Posts Tagged ‘pacific northwest birds’

World Wildlife Day 2017

World Wildlife Day 2017

Great movements in human history often start because of the need to stand up to cruelty, unfairness, and governmental overreach. Have you noticed that good usually wins?

In the realm of nature, we have our movements, as well, that start for similar reasons: People with good hearts see others with not-so-good hearts mistreating birds, mammals, sea life, and habitats, and often using these creatures and exploited areas for their own selfish gain.

They didn’t stay silent, but got busy and started fights. Not violent fights, but good fights that have built momentum and are still going.

In 1896, for example, Harriet Hemenway and Mina Hall started the first Audubon Society chapter in Massachusetts because they were upset by the killing of birds for the millinery (hat making) industry. They held a series of teas in an effort to convince other women to stop buying hats decorated with the feathers of these birds. This movement gained momentum, and within two years, other Audubon chapters had sprung up. Harriet and Mina were good people who started a movement and spread the word that wildlife is not a commodity and should be protected. To this day, the Audubon Society still speaks on behalf of birds. (A recent example of Audubon’s activism is their recent fight against the cormorant slaughter on Oregon’s Sand Island.)

In 1918, the Migratory Bird Treaty Act was signed into law to prevent the willy-nilly, free-for-all use of wild birds, their feathers, their nests, and their eggs. (Click on the link to see what this law covers in its entirety.) Good people did that, setting into motion legislation that has protected birds for almost 100 years.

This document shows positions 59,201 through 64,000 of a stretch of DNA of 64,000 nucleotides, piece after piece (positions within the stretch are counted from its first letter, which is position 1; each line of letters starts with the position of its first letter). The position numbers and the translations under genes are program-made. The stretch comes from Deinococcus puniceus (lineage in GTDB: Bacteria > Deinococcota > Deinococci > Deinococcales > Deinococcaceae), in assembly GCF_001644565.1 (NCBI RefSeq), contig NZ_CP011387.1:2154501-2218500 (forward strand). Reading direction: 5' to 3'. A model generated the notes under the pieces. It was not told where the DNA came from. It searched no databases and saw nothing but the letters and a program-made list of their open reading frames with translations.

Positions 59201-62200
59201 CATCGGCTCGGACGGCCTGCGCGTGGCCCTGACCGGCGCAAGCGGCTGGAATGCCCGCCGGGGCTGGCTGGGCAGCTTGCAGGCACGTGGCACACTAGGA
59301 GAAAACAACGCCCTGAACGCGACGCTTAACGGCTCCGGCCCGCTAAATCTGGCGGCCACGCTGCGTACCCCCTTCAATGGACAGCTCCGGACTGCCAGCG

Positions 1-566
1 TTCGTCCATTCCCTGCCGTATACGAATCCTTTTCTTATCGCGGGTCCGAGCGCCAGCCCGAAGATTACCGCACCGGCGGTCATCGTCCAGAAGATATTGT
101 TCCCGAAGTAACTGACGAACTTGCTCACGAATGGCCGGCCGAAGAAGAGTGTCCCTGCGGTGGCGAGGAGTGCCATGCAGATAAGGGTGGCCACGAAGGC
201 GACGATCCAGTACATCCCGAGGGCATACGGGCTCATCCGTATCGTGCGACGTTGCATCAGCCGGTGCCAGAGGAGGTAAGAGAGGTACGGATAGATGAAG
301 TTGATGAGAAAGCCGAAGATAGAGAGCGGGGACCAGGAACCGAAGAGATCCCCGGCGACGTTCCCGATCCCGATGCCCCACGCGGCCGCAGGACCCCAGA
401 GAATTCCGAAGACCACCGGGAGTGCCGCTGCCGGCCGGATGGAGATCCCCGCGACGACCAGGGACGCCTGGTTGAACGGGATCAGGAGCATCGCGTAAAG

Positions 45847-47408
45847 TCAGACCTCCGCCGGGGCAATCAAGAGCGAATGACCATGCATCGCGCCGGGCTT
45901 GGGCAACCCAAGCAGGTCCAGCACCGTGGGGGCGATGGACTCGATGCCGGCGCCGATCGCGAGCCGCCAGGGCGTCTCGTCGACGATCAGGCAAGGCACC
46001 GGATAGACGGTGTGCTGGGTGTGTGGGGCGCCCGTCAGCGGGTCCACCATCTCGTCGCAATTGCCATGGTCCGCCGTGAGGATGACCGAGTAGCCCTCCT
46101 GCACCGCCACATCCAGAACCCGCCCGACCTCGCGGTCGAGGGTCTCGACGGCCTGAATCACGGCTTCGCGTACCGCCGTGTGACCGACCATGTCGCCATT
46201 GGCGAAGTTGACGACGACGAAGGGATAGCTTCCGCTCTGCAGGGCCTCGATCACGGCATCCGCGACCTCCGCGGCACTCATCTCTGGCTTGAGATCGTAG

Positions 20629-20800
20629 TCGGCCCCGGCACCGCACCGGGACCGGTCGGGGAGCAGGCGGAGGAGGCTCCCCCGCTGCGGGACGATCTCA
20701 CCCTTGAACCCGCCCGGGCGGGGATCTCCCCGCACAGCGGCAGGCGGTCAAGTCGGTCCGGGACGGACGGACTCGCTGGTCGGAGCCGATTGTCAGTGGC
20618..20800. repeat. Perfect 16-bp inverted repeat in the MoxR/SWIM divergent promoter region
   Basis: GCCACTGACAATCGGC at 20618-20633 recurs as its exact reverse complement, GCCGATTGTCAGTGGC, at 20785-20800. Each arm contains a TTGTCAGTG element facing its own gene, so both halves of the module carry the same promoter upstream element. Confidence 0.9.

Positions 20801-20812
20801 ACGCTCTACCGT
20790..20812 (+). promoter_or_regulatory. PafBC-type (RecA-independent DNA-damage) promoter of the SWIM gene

On December 20, 2013, the United Nations proclaimed March 3 to be World Wildlife Day as a way to draw attention, raise awareness, and hopefully encourage people to take action against habitat change and destruction, and the over-exploitation or illicit trafficking of fauna (wildlife) and flora (plants and trees), which is threatening, and even causing, the extinction of many species.

World Wildlife Day’s theme for 2017 is “Listen to the Young Voices,” and there are plenty of these voices to listen to: Did you know that over ¼ of the current world population is between the ages of 10-24? Many of these young people are very environmentally-focused and can teach us a thing or two. Likewise, we also have the opportunity — right now — to encourage the young people we know personally to respect wildlife and become its voices and protectors, not just on World Wildlife Day, but all through their growing-up years.

Sounds like a great movement to me. Click here to learn more about this year’s World Wildlife Day. http://www.wildlifeday.org/


Learn more about your backyard birds in Birds of the Pacific Northwest: How to Identify 25 of the Most Popular Backyard Birds. Get it for your Kindle (which you can also read on your PC, Mac, smartphone, or tablet with this free reading app), Nook, on Smashwords, or in the iTunes bookstore.

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Spotted Towhee in the snow. Stock photo.

Spotted Towhee

Well, here we are. Tomorrow is Christmas Eve and the start of Hannukah. It’s so easy to get “wrapped up” in our holiday preparations that we forget to include the birds in the festivities.